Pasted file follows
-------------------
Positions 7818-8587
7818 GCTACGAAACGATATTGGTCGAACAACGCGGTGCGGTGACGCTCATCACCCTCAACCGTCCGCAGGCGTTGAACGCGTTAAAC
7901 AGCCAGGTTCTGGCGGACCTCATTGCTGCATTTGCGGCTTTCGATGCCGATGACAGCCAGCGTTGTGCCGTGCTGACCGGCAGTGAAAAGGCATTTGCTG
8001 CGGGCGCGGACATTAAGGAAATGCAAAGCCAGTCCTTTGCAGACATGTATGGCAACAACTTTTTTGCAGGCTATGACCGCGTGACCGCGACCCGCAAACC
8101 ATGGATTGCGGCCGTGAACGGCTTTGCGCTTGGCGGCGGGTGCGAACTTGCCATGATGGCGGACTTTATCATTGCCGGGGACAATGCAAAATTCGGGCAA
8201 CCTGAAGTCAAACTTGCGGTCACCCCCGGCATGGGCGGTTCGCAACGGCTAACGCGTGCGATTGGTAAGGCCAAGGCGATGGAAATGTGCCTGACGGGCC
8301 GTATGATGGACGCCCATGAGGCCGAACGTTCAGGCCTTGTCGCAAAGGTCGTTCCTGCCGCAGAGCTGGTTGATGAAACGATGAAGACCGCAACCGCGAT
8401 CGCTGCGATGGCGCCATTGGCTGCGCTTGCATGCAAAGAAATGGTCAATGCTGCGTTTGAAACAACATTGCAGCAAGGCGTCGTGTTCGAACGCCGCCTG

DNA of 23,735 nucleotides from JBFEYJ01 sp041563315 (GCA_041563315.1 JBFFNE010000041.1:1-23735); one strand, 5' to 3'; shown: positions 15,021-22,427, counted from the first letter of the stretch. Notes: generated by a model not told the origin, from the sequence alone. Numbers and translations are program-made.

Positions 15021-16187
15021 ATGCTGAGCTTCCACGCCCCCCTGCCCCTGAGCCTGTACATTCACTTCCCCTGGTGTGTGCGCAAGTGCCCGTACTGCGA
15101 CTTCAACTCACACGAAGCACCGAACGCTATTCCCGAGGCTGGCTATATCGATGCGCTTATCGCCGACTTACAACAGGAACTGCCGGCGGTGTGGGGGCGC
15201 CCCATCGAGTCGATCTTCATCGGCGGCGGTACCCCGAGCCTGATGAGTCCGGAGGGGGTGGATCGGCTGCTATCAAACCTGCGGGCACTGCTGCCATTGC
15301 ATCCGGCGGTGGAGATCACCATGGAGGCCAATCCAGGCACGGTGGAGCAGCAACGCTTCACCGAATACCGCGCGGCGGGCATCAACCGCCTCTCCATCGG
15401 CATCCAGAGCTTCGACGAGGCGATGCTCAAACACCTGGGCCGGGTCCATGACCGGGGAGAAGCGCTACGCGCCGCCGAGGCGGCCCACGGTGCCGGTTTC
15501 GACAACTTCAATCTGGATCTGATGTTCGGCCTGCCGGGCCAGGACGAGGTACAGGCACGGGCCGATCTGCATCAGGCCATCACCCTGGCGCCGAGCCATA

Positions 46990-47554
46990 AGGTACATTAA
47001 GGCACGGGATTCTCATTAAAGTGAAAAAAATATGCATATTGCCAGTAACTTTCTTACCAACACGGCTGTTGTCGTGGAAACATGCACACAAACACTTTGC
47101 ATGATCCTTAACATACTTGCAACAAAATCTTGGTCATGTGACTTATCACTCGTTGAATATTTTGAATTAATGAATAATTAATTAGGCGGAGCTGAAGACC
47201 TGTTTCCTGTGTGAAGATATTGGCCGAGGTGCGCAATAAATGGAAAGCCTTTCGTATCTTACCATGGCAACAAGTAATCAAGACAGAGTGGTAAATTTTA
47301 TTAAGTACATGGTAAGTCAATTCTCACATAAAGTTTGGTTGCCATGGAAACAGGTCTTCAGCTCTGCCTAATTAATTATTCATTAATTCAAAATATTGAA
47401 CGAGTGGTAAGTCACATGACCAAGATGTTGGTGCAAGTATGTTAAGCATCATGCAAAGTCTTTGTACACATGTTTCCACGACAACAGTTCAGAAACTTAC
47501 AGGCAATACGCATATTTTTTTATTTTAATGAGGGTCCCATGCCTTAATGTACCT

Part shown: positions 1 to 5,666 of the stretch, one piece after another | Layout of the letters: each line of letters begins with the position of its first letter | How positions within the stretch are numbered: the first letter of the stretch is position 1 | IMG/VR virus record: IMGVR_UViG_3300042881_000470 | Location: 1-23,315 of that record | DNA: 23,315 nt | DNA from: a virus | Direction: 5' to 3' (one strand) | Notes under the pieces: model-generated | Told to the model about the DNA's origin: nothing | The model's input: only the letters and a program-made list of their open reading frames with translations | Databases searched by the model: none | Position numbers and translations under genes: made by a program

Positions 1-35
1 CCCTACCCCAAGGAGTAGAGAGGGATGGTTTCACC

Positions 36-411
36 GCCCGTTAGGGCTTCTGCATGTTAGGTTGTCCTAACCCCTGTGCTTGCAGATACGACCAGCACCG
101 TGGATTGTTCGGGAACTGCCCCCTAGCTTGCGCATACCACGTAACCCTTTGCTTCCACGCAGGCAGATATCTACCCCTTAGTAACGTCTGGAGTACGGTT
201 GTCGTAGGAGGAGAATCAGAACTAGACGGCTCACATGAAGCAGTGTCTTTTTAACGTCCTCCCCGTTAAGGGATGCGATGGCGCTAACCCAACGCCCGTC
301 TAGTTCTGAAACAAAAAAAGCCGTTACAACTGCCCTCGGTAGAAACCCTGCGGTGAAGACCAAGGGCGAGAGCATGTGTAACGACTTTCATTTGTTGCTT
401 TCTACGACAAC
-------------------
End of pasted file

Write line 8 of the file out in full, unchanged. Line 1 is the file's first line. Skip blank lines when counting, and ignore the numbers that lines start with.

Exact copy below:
8401 CGCTGCGATGGCGCCATTGGCTGCGCTTGCATGCAAAGAAATGGTCAATGCTGCGTTTGAAACAACATTGCAGCAAGGCGTCGTGTTCGAACGCCGCCTG